112. Vidal, C. (2015). Distributing cognition: From local brains to global brain. In B. Goertzel & T. Goertzel (Eds.), The end of the beginning: Life, society and economy on the brink of the singularity. Los Angeles, CA: Humanity+ Press.Google Scholar
  113. von Ahn, L. (2006). Games with a purpose. Computer, 39(6), 96–98.Google Scholar
  114. von Ahn, L., & Dabbish, L. (2008). Designing games with a purpose. Communications of the ACM, 51(8), 58–67.Google Scholar
  115. Vygotsky, L. S. (1986). Thought and language. Cambridge, MA: MIT Press.Google Scholar
  116. Webb, B. (1996). A cricket robot. Scientific American, 275(6), 94–99.CrossRefGoogle Scholar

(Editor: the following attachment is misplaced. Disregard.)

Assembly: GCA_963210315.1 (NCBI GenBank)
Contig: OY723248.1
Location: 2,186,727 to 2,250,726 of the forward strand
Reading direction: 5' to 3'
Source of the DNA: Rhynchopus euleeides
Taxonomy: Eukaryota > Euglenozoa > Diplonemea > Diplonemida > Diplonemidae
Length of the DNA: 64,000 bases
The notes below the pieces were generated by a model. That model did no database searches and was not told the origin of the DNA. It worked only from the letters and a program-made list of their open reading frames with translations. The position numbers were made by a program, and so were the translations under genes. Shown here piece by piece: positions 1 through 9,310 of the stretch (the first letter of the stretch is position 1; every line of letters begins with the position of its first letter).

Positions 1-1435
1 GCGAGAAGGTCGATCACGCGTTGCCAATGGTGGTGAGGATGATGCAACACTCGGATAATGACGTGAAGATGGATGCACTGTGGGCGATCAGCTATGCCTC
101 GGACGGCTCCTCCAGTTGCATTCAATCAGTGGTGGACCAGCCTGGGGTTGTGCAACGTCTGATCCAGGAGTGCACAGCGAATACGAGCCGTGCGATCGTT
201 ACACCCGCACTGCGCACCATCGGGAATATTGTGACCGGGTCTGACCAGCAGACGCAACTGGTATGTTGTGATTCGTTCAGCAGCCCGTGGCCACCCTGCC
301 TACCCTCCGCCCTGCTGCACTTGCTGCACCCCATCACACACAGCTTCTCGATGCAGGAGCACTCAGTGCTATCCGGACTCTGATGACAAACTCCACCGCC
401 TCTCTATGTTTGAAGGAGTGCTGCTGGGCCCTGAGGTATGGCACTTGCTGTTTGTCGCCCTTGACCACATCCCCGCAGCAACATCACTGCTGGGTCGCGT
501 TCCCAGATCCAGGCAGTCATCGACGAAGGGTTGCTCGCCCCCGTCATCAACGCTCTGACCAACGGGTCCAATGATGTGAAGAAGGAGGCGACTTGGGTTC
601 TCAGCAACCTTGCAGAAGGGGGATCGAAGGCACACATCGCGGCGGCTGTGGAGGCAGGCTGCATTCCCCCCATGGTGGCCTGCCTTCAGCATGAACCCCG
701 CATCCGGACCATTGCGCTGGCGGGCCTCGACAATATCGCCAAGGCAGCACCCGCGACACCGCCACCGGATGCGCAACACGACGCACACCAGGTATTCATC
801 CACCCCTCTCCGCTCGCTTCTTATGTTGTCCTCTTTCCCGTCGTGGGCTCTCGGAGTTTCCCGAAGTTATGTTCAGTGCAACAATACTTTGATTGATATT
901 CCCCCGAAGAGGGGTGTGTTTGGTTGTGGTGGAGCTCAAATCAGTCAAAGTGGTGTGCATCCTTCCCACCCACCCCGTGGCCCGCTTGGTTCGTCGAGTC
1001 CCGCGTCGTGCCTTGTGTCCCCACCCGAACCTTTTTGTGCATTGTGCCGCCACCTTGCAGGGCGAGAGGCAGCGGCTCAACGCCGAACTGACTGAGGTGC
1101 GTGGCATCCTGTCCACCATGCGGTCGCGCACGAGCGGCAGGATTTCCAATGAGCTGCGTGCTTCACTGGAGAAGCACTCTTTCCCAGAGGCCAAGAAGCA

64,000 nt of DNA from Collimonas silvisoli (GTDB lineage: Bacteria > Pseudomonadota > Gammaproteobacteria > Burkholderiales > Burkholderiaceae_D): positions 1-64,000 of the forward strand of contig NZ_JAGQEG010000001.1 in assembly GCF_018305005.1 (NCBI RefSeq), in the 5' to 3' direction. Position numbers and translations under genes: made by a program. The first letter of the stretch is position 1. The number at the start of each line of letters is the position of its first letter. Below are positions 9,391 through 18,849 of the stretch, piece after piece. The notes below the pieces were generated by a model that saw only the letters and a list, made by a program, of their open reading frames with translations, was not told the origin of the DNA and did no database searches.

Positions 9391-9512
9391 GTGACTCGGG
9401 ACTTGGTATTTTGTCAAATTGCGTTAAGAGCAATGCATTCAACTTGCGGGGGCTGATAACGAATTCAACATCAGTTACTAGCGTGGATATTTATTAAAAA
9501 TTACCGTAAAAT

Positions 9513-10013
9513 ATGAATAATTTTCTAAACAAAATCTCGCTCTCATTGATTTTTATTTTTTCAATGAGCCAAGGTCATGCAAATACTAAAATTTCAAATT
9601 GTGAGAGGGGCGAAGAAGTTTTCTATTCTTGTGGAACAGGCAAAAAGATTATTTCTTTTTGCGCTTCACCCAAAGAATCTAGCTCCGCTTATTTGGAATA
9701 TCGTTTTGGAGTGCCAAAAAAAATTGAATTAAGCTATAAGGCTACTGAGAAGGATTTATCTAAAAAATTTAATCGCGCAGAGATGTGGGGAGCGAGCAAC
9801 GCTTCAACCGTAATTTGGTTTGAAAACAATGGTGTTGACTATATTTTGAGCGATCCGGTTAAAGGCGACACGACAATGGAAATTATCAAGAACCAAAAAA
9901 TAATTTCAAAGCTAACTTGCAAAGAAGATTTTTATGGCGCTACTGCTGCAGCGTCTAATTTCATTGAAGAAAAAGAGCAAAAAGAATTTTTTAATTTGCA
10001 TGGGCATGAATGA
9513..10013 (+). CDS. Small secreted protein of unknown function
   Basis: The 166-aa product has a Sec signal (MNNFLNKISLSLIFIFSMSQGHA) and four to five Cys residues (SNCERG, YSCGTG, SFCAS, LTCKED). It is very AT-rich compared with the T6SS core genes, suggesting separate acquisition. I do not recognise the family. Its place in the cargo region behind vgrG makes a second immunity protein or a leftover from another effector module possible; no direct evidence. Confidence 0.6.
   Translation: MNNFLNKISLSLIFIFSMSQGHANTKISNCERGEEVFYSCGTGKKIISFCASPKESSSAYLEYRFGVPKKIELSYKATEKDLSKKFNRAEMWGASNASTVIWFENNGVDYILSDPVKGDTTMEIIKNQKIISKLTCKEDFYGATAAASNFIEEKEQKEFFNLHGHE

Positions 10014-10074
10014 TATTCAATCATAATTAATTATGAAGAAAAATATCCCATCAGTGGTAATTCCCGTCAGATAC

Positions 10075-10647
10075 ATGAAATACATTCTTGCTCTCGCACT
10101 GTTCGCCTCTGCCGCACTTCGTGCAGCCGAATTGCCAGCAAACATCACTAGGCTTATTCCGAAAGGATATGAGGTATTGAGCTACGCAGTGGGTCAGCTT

117. White, R. W., Tatonetti, N. P., Shah, N. H., Altman, R. B., & Horvitz, E. (2013). Web-scale pharmacovigilance: Listening to signals from the crowd. Journal of the American Medical Informatics Association, 20(3), 404–408.CrossRefGoogle Scholar
  118. Wilson, R. A., & Clark, A. (2009). Situated cognition: Letting nature take its course. In P. Robbins & M. Aydede (Eds.), The Cambridge handbook of situated cognition. Cambridge: Cambridge University Press.Google Scholar

Copyright information

© The Author(s) 2017

Open AccessThis article is distributed under the terms of the Creative Commons Attribution 4.0 International License (, which permits unrestricted use, distribution, and reproduction in any medium, provided you give appropriate credit to the original author(s) and the source, provide a link to the Creative Commons license, and indicate if changes were made.

Authors and Affiliations

  1. 1.Electronics and Computer ScienceUniversity of SouthamptonHighfieldUK

Personalised recommendations